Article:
Typhoon Kammuri a Déjà vu Moment?

4 December 2019

Is the COP facing a déjà vu mom ent? As Typhoon Kammuri threatens the Philippines, are we about to see a repeat of the devastation of Typhoon Haiyan in 2013? It was Typhoon Haiyan’s impact on the people of the Philippines that mobilized global cooperation around the urgency to respond to irreversible loss and damage due to climate change. COP19 responded after lengthy negotiations with a decision to establish the Warsaw International Mechanism (WIM) on loss and damage, a political response to a human catastrophe caused by climate change.

Six years later at COP25, we are at another watershed moment. The review event of the WIM that took place the day before the COP began clearly recognised that the outputs of the WIM should be greater than the outputs of the Executive Committee (ExCom) alone. The review also recognised the lack of progress to date. Apart from some promising work under the Task Force for Displacement, the rest of the ExCom work plans are sadly far behind from where we need to be. So, what needs to change to unlock the potential of the loss and damage process in order to respond to the needs of the poorest and most vulnerable?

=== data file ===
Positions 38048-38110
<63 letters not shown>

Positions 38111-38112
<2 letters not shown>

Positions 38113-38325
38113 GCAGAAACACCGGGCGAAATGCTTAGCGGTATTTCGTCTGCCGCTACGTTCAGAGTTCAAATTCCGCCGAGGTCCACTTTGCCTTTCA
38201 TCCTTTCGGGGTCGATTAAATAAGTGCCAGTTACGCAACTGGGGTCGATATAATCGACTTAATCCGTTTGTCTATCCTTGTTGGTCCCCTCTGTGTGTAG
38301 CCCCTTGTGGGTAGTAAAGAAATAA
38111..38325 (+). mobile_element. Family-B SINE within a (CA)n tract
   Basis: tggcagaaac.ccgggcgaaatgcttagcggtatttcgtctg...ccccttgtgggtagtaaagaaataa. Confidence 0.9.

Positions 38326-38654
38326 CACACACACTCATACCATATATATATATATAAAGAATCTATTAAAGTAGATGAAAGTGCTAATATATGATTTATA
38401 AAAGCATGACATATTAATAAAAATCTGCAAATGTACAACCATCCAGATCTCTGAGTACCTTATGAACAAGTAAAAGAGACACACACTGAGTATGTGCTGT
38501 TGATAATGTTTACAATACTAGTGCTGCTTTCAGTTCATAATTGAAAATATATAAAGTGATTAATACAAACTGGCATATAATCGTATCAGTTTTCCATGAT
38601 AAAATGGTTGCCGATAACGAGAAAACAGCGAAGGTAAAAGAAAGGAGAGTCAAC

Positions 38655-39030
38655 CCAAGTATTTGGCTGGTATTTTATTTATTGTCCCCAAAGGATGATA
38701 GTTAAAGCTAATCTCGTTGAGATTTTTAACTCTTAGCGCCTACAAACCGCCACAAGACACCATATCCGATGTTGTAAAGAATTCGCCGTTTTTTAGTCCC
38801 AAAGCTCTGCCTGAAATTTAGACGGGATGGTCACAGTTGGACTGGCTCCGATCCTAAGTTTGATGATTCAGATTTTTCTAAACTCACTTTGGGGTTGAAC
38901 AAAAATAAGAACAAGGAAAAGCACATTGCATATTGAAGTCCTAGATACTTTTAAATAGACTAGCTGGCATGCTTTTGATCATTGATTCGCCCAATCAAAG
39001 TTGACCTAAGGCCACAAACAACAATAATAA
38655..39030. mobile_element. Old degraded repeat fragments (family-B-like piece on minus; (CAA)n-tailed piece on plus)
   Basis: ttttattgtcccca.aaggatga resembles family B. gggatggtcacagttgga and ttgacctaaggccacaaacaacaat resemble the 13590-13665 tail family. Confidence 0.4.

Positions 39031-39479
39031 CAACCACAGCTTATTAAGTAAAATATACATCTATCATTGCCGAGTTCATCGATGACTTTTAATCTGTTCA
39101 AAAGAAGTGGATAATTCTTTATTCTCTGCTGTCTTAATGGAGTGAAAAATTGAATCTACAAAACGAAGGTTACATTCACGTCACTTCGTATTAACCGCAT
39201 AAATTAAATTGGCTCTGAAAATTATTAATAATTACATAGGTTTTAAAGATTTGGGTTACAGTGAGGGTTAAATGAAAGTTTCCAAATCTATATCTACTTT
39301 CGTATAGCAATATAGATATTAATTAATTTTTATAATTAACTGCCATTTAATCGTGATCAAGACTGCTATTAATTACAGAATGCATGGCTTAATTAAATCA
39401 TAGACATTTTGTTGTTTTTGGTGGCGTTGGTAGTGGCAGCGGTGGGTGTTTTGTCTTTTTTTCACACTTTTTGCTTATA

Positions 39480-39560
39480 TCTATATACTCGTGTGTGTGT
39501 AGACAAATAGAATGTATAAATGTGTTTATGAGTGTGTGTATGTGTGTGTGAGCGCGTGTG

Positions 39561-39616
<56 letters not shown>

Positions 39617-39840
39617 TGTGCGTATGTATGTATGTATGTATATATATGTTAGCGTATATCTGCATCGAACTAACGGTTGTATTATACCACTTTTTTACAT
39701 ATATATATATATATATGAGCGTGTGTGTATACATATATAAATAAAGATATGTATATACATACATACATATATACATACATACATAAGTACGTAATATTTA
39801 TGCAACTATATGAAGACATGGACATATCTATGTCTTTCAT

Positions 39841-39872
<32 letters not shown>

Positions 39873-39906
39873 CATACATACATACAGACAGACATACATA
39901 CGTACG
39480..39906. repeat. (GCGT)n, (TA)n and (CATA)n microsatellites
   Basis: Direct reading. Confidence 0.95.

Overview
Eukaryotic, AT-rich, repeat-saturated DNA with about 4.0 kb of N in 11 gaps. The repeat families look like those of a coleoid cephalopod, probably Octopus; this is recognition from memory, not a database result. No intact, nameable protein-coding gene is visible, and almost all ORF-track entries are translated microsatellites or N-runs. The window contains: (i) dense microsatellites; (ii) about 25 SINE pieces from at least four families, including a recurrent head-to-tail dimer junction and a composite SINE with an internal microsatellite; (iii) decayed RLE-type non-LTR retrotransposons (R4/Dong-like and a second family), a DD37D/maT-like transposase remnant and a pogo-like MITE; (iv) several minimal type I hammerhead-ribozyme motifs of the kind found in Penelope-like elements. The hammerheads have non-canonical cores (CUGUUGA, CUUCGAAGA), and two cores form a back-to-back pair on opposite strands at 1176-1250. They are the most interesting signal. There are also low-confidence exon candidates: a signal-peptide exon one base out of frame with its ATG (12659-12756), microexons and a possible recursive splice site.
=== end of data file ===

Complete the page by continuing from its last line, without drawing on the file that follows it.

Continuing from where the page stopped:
We need to grasp the situation and recognise that we cannot respond to the climate emergency on the ground without dedicated resources. Using the model of the Technology Mechanism comprising both the Climate Technology Centre and Network and the Technology Executive Committee, the COP should decide to establish a Loss and Damage Facility as an operational arm of the WIM alongside the policy work of the ExCom. This would be an essential first step to fill the void on action and support.

We urgently need a WIM that is fit for purpose. It is no longer 2013; we can’t accept outcomes with inadequate structures anymore. We have learned a great deal since Typhoon Haiyan devastated the Philippines. It is clear that climate disasters are becoming more prevalent and the humanitarian system is close to the breaking point, we must address loss and damage now, and prepare for an increasingly dangerous future. We need an action-oriented Loss and Damage Facility, but we do not want to prejudge what it will look like. We need COP25 to recognise the failure of the existing system. It is time for action on loss and damage now! 

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